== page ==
Discussing white fragility in the current political climate is not an easy task. Emotions run high, racial animus can rear its head and those involved can walk away with no benefit. When the Critical Theory club on campus hosted a discussion on white fragility last Wednesday, the discussion went as well as could be expected.

White fragility is defined as a state in which a small amount of racial stress becomes intolerable, to white people, triggering a display of emotions such as anger, fear, and guilt, as well as argumentative behavior, and leaving the stress-inducing situation. These behaviors function to reinstate white racial equilibrium.

With about 25 to 30 people in attendance, club member Stephanie Martin started off the discussion by asking the group if they knew what white fragility meant. Professor Shane Underwood, advisor for the club, powered the discussion forward, interjecting at times with thought-provoking questions, which caused some to examine their inherent biases and fragility from being considered the “default” in society.

Kathryn Zamudio/Courier Pasadena City College's (PCC) Critical Theory Club Advisor discussing racial relations and how to solve the problem of "white fragility" presented in a paper by Robin Di Angelo, in the Circadian Lounge on campus on Wednesday evening, October 5, 2016.
Kathryn Zamudio/Courier
Pasadena City College’s (PCC) Critical Theory Club Advisor discussing racial relations and how to solve the problem of “white fragility” presented in a paper by Robin Di Angelo, in the Circadian Lounge on campus on Wednesday evening, October 5, 2016.

Dean Wyrzykowski, an interclub council representative, posed the question, “You mentioned that discussions of white privilege forces people to become self-aware, but what’s wrong with that? Isn’t that good?”

Underwood responded that he didn’t believe that these discussions made people self-aware, but made them instead disconnect.

“I think it makes people recalcitrant, it doesn’t make them want to enter a dialogue and self -forget and then come out changed with a new perspective,” he said. “That includes considering somebody else’s perspective. It’s something that challenges everything that we know to be certain and secure, and questions the validity of the ethics of it.”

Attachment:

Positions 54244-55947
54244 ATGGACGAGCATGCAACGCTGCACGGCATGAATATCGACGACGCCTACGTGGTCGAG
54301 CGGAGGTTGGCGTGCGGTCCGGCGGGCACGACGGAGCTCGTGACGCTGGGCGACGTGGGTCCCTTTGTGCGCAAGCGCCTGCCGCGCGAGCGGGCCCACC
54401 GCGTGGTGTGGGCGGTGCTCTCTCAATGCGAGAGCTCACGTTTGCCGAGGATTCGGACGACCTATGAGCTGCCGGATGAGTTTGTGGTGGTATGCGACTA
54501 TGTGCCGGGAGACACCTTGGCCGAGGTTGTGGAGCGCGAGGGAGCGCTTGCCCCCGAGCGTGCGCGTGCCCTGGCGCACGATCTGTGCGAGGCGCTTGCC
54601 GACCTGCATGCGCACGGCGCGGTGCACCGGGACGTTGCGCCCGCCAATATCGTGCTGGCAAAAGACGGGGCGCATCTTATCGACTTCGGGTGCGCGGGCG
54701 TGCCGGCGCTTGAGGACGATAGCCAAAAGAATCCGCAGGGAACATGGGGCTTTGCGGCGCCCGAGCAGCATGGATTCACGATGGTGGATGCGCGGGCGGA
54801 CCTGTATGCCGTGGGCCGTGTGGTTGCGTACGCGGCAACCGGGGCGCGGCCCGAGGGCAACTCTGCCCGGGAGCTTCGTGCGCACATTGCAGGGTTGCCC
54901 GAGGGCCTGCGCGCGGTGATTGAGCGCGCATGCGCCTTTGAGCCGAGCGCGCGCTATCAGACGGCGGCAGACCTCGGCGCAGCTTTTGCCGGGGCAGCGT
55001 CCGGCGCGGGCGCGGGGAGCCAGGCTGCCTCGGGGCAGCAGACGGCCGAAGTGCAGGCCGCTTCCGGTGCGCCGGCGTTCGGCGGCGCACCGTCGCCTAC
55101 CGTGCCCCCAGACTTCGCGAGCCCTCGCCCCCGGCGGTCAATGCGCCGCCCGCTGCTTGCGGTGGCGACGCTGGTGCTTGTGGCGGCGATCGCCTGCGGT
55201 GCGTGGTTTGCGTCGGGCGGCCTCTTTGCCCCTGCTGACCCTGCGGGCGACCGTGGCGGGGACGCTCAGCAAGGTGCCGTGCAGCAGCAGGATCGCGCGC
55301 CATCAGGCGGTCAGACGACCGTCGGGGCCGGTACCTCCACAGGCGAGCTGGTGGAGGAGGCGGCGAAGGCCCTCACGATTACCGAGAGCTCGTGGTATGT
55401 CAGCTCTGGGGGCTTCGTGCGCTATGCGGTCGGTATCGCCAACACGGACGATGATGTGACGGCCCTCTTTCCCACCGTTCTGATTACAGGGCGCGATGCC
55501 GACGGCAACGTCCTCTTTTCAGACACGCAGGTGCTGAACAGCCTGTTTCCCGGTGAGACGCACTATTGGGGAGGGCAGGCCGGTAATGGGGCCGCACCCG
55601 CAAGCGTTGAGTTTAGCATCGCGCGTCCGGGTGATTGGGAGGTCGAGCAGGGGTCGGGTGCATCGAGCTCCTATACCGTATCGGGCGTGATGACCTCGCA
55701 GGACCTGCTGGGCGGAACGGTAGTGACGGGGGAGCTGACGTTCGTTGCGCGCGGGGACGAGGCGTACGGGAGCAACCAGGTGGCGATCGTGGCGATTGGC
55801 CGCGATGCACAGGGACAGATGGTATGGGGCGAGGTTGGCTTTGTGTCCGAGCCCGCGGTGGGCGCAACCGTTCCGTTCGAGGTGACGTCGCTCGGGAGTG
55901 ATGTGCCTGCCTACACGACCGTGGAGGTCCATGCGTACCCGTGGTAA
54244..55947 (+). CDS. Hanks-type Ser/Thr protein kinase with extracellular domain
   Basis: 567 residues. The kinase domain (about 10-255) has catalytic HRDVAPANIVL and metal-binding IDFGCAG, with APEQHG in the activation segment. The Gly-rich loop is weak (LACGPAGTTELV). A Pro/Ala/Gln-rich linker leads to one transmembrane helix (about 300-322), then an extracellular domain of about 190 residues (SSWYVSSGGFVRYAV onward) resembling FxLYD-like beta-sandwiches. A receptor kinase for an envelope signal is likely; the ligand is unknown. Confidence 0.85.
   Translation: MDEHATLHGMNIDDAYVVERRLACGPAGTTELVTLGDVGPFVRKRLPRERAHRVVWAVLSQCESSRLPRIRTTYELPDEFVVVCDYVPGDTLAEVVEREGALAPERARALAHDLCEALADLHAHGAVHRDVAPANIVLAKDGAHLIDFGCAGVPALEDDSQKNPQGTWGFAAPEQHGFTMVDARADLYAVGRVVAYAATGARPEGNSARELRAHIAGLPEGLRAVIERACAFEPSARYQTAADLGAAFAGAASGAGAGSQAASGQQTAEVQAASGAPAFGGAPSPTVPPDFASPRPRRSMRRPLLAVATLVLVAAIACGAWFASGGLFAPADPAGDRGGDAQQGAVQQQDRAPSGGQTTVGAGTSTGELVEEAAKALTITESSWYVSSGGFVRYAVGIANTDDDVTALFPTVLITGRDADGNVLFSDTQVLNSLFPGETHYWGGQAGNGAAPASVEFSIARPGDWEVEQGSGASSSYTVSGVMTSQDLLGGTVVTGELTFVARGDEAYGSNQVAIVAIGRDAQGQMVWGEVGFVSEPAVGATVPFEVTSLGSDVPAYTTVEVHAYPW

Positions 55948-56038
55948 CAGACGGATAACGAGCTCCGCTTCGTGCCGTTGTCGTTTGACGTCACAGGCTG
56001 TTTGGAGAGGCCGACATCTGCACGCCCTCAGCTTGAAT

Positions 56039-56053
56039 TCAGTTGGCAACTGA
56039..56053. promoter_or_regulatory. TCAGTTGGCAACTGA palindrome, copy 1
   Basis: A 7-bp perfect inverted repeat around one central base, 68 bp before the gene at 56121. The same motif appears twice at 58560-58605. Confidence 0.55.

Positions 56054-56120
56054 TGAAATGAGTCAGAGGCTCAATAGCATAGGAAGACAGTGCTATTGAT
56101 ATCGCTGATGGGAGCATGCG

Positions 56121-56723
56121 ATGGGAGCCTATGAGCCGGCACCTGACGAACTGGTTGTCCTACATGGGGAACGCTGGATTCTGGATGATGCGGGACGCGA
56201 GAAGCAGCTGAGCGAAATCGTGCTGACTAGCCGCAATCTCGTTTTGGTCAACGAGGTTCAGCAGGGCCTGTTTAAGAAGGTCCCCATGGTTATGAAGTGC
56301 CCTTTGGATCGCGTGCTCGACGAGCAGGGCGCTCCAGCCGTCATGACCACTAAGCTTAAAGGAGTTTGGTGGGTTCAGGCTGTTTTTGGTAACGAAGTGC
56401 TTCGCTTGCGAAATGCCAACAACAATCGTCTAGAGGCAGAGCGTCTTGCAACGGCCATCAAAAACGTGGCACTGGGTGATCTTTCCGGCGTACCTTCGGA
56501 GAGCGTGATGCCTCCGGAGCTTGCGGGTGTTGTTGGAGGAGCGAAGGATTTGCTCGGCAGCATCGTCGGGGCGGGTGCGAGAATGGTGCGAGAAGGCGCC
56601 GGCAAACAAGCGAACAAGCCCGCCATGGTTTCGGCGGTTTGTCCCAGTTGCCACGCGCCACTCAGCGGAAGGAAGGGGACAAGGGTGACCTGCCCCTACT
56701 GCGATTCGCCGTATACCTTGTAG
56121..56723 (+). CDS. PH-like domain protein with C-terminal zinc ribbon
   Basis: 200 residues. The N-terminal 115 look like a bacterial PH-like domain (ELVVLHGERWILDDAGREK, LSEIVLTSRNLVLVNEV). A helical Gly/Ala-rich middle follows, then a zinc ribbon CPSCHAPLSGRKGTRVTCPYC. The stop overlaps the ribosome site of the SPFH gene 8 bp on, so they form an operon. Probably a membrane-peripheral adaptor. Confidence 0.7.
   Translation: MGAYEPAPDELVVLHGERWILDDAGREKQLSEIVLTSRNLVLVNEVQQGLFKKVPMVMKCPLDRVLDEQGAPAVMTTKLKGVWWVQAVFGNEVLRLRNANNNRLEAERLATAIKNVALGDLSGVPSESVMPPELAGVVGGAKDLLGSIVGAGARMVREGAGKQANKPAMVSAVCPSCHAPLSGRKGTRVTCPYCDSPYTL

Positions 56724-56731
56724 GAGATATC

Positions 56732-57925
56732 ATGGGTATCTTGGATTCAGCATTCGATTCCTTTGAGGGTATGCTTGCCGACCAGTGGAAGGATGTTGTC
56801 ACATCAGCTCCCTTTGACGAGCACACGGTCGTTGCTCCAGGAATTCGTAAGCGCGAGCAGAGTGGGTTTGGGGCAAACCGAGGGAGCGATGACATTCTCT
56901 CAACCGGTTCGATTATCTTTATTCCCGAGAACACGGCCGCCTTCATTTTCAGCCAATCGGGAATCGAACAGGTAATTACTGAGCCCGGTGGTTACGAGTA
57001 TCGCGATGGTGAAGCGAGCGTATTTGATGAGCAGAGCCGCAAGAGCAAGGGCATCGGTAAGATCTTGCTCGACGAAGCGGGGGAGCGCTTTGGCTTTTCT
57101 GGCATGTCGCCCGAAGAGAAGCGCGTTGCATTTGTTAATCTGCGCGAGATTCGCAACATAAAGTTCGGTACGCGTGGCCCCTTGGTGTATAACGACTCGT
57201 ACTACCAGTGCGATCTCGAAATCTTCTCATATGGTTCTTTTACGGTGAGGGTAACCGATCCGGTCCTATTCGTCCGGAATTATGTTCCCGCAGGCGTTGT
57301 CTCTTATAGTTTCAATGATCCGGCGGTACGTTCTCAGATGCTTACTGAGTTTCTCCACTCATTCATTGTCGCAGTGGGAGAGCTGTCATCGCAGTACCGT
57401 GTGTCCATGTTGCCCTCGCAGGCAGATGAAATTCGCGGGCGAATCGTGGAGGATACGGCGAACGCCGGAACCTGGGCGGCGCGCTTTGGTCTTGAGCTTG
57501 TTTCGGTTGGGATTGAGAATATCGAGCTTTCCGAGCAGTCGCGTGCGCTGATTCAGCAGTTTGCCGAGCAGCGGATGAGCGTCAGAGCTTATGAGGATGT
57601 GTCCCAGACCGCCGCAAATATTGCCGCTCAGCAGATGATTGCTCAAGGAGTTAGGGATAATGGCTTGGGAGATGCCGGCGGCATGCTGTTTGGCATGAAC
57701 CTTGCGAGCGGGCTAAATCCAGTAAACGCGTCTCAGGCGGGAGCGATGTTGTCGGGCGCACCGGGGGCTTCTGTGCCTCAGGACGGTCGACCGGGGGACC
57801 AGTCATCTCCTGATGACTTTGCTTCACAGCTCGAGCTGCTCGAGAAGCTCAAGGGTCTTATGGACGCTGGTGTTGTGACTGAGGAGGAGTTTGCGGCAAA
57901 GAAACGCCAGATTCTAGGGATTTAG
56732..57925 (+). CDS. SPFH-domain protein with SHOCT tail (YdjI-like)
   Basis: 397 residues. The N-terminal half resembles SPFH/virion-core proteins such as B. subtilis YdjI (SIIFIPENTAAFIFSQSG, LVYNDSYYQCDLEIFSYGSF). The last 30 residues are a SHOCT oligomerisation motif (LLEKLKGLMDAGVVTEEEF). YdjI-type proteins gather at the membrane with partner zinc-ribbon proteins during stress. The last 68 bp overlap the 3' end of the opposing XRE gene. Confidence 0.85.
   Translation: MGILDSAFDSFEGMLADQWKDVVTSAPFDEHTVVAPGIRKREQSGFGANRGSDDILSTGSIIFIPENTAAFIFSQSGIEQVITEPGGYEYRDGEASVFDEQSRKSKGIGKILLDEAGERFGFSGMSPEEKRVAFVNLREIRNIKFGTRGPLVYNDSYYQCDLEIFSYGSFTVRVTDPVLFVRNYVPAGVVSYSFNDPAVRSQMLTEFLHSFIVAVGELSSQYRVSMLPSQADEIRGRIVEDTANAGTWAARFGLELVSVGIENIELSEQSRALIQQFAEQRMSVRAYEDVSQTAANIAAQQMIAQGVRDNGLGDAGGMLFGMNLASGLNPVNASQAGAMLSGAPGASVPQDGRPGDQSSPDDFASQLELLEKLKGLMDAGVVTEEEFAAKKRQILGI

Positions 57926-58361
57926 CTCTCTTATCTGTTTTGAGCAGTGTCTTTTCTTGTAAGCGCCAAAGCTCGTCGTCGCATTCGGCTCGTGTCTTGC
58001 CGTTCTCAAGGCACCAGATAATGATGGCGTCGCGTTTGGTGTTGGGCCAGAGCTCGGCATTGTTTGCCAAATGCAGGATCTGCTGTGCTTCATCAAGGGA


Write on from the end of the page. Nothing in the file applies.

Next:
Underwood’s supposition is backed up by an article published in the “International Journal of Critical Pedagogy” by Robin DiAngelo.

“If and when an educational program does directly address racism and the privileging of whites, common white responses include anger, withdrawal, emotional incapacitation, guilt, argumentation, and cognitive dissonance (all of which reinforce the pressure on facilitators to avoid directly addressing racism) and so-called progressive whites may not respond with anger, but may still insulate themselves.”

White fragility also causes white Americans to shroud themselves in a status of being victimized due to being white, despite their privilege.

The Huffington Post reported on this phenomenon with statistics from the Pew Research Center.

White fragility is evident in the incessant claims of victim status by white people (usually men). A recent Pew study found that 50 percent of white evangelical Christians believe they face more discrimination than Blacks, Latinos, Jews, or Muslims,” the article stated.

The rest of the discussion on Wednesday night also addressed concerns from minority students about issues of cultural appropriation, the model minority myth (which deals with the negative stereotypes against Asians), misogynoir, (which is anti-black misogyny in which race and gender are a factor in the hatred of black women) and issues with on-campus diversity programs that also play to negative racial stereotypes.

“I think bringing up race relations within minority groups is very interesting because there is a lot of anti-blackness in those cultures,” student Alicia Watts said. “When black people bring up anti-blackness, it sounds like a victimizing thing but in most cultures across the world, dark skin is considered a problem and in a lot of Latin and Asian cultures, blackness is also deemed inferior.”

Martin followed up this comment with a story about an article she read in which an American politician asked an Argentinian politician where all of their black people were at. Martin said the Argentinian politician responded, “We don’t have that problem here, that’s Brazil’s issue.”

Despite the positive discussion that was had, it was clear as Martin wrapped up the proceedings that one discussion was not going to be the cure-all, and she encouraged the students to continue to have these discussions with their friends, in their homes and in their community.

The Critical Theory Club will meet again for a discussion about anger and forgiveness next Wednesday evening from 6:30 to 8:30 p.m.

 

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